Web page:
Sardou, Victorien (1831–1908)
Famous French dramatist and member of the Académie
Francuise who attracted considerable attention in Spiritistic circles
in the 1860s with curious automatic drawings, signed ‘‘Bernard
Palissy, of Jupiter.’’ He was born on September 5, 1831,
in Paris. For a short period, he studied medicine, but gave it
up in order to devote himself to writing. He was not successful
at first, and was seriously ill and in great poverty when rescued
by a Mlle. de Brécourt (whom he later married). She introEncyclopedia
of Occultism & Parapsychology • 5th Ed. Sardou, Victorien
duced him to a Mlle Déjazet, for whom he wrote successful
In due course, many outstanding actors and actresses acted
in a long line of successful plays by Sardou. His plays enjoyed
long runs in France, England, and America, and his drama La
Tosca became the basis of Puccini’s opera Tosca. He wrote plays
for the great actress Sarah Bernhardt. One controversial play
by Sardou in which Bernhardt appeared was titled Spiritisme. It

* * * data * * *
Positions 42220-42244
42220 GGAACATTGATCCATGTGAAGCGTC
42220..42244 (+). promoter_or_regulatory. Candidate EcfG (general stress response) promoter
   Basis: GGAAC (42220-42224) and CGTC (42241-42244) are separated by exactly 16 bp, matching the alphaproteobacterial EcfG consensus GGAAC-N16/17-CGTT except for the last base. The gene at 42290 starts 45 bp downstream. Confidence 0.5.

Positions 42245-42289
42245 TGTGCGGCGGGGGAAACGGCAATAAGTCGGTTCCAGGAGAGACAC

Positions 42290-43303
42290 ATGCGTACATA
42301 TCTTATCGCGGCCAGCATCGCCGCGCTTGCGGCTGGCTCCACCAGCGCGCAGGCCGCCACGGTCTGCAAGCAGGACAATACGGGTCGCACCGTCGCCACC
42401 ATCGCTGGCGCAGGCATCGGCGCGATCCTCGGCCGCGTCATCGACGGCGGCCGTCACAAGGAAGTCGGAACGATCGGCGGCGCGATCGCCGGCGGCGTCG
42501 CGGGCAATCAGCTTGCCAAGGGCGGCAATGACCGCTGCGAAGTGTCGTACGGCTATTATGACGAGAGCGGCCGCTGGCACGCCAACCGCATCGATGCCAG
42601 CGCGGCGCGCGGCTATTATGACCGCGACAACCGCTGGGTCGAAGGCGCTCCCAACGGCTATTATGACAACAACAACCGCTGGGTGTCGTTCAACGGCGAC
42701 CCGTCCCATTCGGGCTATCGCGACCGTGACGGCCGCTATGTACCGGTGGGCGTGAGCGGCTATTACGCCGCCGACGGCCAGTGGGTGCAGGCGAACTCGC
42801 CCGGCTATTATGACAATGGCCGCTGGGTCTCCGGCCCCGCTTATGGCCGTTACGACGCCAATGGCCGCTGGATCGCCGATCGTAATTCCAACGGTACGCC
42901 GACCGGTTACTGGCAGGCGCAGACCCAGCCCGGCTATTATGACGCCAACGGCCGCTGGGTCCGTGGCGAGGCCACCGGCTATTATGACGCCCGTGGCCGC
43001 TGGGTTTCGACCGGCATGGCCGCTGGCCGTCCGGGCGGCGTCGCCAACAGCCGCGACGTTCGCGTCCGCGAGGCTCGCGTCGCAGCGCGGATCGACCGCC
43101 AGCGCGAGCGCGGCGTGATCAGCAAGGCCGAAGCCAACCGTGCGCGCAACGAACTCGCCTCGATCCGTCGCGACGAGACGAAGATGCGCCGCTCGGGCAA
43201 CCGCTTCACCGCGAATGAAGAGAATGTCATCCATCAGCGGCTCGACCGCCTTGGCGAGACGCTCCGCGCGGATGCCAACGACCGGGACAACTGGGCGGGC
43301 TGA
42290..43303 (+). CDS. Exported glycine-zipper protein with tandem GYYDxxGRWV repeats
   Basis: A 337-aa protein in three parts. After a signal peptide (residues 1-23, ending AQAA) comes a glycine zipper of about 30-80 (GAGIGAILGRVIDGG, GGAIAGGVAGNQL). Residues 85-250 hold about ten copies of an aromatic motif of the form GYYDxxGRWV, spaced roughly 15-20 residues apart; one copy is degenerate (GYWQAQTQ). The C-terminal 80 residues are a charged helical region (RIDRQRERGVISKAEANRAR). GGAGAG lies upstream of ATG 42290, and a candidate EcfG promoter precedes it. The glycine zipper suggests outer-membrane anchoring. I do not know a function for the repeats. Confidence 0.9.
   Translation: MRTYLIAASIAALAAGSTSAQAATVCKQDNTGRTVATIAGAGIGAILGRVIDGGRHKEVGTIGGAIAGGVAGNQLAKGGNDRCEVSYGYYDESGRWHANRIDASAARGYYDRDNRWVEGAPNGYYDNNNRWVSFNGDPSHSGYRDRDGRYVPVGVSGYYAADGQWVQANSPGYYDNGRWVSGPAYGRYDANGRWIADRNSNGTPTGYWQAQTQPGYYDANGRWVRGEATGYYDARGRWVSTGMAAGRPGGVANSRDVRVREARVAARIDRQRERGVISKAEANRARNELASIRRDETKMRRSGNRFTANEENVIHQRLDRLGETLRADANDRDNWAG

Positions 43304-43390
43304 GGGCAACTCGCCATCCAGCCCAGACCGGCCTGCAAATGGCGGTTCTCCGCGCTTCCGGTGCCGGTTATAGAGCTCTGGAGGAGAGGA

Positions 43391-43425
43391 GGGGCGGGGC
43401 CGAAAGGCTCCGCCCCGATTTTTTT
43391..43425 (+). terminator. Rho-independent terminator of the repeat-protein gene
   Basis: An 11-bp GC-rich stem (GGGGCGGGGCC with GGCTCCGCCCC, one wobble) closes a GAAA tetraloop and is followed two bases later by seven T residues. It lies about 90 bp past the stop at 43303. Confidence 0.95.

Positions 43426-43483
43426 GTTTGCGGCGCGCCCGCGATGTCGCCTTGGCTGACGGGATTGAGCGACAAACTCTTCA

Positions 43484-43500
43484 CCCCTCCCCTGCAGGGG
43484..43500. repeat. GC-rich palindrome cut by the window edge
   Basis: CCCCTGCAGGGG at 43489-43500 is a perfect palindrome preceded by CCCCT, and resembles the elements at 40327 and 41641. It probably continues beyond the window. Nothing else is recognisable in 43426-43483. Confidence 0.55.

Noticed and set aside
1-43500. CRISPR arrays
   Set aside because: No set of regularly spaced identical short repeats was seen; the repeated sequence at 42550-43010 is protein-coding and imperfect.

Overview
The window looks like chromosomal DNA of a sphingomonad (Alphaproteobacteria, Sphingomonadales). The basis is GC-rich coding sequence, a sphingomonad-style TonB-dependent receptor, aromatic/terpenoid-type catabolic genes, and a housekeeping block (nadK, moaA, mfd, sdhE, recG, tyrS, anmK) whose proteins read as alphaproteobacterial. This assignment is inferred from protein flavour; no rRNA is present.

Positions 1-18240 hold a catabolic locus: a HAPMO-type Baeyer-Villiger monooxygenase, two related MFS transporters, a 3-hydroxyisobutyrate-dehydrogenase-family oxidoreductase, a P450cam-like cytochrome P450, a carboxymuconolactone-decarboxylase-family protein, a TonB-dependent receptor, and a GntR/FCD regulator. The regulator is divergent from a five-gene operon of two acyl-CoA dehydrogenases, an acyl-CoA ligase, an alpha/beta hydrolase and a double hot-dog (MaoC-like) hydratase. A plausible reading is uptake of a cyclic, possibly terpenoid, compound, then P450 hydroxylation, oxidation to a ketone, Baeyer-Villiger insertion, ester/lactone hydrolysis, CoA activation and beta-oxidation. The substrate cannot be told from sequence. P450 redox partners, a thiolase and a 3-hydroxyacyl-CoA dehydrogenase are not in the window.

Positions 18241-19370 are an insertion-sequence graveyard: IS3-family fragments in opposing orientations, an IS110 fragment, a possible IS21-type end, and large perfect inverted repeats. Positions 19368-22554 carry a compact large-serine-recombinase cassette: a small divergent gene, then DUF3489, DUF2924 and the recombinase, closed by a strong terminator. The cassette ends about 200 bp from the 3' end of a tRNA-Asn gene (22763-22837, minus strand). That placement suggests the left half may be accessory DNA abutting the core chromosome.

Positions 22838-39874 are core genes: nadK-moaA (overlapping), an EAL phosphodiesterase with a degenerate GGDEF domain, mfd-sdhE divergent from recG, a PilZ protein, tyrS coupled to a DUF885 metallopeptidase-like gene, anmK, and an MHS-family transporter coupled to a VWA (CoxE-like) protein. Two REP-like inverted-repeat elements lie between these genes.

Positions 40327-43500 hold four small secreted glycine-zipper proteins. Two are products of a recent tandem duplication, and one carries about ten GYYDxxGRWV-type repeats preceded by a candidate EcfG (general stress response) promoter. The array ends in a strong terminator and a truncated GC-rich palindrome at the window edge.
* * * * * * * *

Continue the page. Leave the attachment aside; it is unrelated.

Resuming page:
had a plot that involved mediumship, and it included a discussion
between believers in occultism and skeptics.
Sardou himself was a remarkable medium and produced
many intricate automatic drawings. Some of these were supposed
to delineate the dwellings of people in Jupiter. He
sketched the houses of Mozart, Zoroaster, and Bernard Palissy,
who were country neighbors on the immense planet that, at the
time, was commonly believed to be inhabited by a superior race
of beings.
He made his own opinions clear in a letter published in Le
Temps at the time when he was putting on his drama Spiritisme.
He spoke of himself as an observer, incredulous by nature, who
had been obliged to admit that Spiritism concerns itself with
facts that defy any present scientific explanation. Further
‘‘Respecting the dwellings of the planet Jupiter, I must ask
the good folks who suppose that I am convinced of the real existence
of these things whether they are well persuaded that
Gulliver (Swift) believed in Lilliput, Campanella in the City of
the Sun, and Sir Thomas More in his Utopia.’’
In another letter, written to Charles Frohman on the same
occasion, he spoke with much greater freedom
‘‘Everybody knows that for forty years I have been a wonderful
medium myself, and I have had in my own house wonderful
manifestations. My piano has played by itself. Flowers have fallen
from my ceiling upon a table; and it is I who have brought
this about, and they dare not lay at my door calumnies such as
true mediums are exposed to, and say of me, as they had the
impudence to say of Home, that I am a charlatan.’’
Sardou was elected to the French Academy in 1878. He died
in Paris November 8, 1908.